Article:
Principle 2. The Principle of Action and Reaction. Second Week.
When you force something towards an end you produce the contrary.
Last time: Ripening.
This time: Unintended Consequences
Last week we focused on the general structure and implications of the principle. This week we’ll investigate how this principle played out (or didn’t) in our past. Can I discover situation where I applied or violated this principle? Did this have particular consequences? How would I characterize these results?
Here’s some raw material that I hope you will find useful in your own reflections.
Another Restating of Principle 2
Principle of Unintended Consequences
“You can get what you wanted but end up not wanting what you got”
Here’s a story from a traditional collection of that great sage Aesop. In it the North Wind seems to have forgotten this principle.
The Sun and the Wind were disputing which was the stronger. Suddenly they saw a traveller coming down the road, and the Sun said: “I see a way to decide our dispute. Whichever of us can cause that traveller to take off his cloak shall be regarded as the stronger. You begin.”
So the Sun retired behind a cloud, and the Wind began to blow as hard as it could upon the traveller. But the harder he blew the more closely did the traveller wrap his cloak round him, till at last the Wind had to give up in despair.
Then the Sun came out and shone in all his glory upon the traveller, who soon found it too hot to walk with his cloak on.
…Kindness has more impact than severity.
Remember this principle doesn’t say that forcing produces the opposite! If I pressure someone to do what I want it doesn’t mean that they won’t do it, or that they’ll pressure me in return, it’s not quite that simple.
Consider these examples that Laozi gives in the Tao Te Ching
Fill a cup to the brim and it’s likely to spill.
Over sharpen a blade and it only loses its edge more quickly.
The more you accumulate the more you have to lose.
Celebrity and fame bring scandal and disgrace.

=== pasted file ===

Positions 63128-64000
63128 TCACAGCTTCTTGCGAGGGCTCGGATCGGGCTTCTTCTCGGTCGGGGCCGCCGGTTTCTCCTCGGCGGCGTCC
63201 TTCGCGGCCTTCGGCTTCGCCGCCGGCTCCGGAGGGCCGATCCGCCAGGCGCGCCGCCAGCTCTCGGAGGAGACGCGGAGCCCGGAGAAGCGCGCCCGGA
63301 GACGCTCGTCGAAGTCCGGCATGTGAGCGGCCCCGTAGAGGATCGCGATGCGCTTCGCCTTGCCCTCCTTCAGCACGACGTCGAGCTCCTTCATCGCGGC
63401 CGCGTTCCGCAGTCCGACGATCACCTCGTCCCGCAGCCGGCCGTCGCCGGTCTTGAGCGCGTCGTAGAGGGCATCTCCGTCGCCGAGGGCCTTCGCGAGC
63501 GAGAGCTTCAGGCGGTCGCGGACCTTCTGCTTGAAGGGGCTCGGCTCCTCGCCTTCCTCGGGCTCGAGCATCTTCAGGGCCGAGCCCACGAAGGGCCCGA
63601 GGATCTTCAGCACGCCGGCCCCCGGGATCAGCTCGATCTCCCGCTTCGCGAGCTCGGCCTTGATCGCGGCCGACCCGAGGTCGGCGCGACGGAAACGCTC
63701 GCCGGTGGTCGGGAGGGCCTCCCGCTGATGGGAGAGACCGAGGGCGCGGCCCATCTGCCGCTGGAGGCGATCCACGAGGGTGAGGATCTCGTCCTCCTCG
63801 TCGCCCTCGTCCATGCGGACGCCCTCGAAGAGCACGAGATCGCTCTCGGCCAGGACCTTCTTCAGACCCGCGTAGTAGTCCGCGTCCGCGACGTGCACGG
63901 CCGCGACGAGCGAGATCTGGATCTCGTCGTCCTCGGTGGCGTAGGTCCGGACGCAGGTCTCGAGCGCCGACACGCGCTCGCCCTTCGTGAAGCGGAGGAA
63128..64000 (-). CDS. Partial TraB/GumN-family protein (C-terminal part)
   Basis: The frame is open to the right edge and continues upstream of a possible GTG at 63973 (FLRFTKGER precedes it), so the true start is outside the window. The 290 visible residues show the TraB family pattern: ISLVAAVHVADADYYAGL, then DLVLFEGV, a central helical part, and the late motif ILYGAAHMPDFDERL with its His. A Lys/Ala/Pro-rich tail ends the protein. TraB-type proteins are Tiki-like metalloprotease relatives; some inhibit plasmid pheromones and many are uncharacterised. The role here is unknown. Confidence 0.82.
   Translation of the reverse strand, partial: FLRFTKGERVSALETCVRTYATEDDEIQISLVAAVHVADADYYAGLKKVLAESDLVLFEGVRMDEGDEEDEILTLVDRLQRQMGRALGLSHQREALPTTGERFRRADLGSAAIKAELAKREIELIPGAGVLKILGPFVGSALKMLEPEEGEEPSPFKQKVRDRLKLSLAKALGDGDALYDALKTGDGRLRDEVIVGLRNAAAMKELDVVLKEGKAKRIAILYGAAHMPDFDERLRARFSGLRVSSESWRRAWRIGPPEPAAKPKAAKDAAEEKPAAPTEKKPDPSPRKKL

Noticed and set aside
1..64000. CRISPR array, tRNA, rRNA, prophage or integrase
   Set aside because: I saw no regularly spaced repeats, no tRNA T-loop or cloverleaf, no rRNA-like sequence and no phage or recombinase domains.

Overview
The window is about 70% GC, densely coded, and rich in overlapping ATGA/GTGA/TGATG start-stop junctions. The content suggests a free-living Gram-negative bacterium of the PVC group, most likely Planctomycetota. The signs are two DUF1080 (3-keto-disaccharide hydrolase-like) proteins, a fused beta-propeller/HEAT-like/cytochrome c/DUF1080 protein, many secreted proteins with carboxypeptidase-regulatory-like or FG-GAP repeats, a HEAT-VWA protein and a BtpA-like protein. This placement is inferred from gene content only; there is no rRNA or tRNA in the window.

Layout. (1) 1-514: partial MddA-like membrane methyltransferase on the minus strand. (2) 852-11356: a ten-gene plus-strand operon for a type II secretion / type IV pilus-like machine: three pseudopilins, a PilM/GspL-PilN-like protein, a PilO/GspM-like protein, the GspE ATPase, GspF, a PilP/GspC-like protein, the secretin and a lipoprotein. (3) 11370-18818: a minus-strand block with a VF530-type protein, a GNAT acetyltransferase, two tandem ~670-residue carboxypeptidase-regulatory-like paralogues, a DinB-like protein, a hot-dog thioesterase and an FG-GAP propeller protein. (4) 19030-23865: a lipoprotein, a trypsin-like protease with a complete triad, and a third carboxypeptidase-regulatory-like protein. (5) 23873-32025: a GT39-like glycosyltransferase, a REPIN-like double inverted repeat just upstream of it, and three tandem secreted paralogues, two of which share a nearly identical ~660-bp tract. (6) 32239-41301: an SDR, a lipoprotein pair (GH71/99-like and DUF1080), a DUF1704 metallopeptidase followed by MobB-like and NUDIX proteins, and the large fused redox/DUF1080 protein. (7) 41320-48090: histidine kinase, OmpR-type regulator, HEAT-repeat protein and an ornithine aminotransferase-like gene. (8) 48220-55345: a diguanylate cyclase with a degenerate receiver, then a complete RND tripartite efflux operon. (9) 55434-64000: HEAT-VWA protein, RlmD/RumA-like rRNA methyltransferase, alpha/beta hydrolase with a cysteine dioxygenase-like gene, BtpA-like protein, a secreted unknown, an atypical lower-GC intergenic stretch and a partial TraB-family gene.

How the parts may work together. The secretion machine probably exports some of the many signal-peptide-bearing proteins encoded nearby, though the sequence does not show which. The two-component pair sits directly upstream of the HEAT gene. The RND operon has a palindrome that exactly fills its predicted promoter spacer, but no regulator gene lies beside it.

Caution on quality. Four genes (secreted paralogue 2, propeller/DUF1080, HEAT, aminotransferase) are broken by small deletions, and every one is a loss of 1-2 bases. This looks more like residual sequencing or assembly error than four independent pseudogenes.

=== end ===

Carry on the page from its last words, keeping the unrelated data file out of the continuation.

Do your work and let it go. This is the way of heaven.
Standing on tiptoe you lose your balance.
Running full out you are quickly exhausted.
People see through boastfulness.
The braggart appears weak.
Like crumbs from a meal, or empty promises.
They bring no satisfaction.
Those who follow the way leave all that aside.
This week we are considering this principle and how it applies to past situations. Next week we’ll look at how the principle of action and reaction might apply to our present situations. All of this is not just in order to deepen our understanding this particular principle, but also to begin to reflect more rigorously about our daily behaviour.
Every morning (perhaps even before getting out of bed or opening your eyes) consider for a brief moment how applying this principle could change your day. Imagine the specific events and encounters you think will arise and how you want to face them. Before going to sleep briefly review the day. Try to remember (without self-praise or criticism) when you felt “in agreement with yourself” (i.e. your feelings, thoughts, and actions were all aligned in the same direction). Notice when you felt angry, violent or in disagreement with yourself. Consider the principle briefly. In a surprisingly short time you will notice positive and important results. Guaranteed!
“Only rarely do I perceive reality in a new way, and it is then that I realize that what I normally see resembles sleep or semi-sleep.”
Silo, Inner Look 6:2
The Principles are Principles of Valid Action. It is an action meant to enhance the well being of others, it produces a feeling of internal unity.
It and when looking back it seems like something I’d want to repeat.
General information about, the principles, materials, parks, etc can be found at www.silo.net or www.silosmessage.net
There are currently two Parks of Study and Reflection in North America. These are Red Bluff (www.redbluffpark.org) in California and Hudson Valley (www.hudsonvalleypark.org) in New York. The Parks of Study and Reflection are projects built and paid for by individuals inspired by Silo’s teachings. More information is available on their respective websites.
These notes have been posted on Facebook and sent to our email list. You will also find them along with other comments, and reflections on my website: dzuckerbrot.com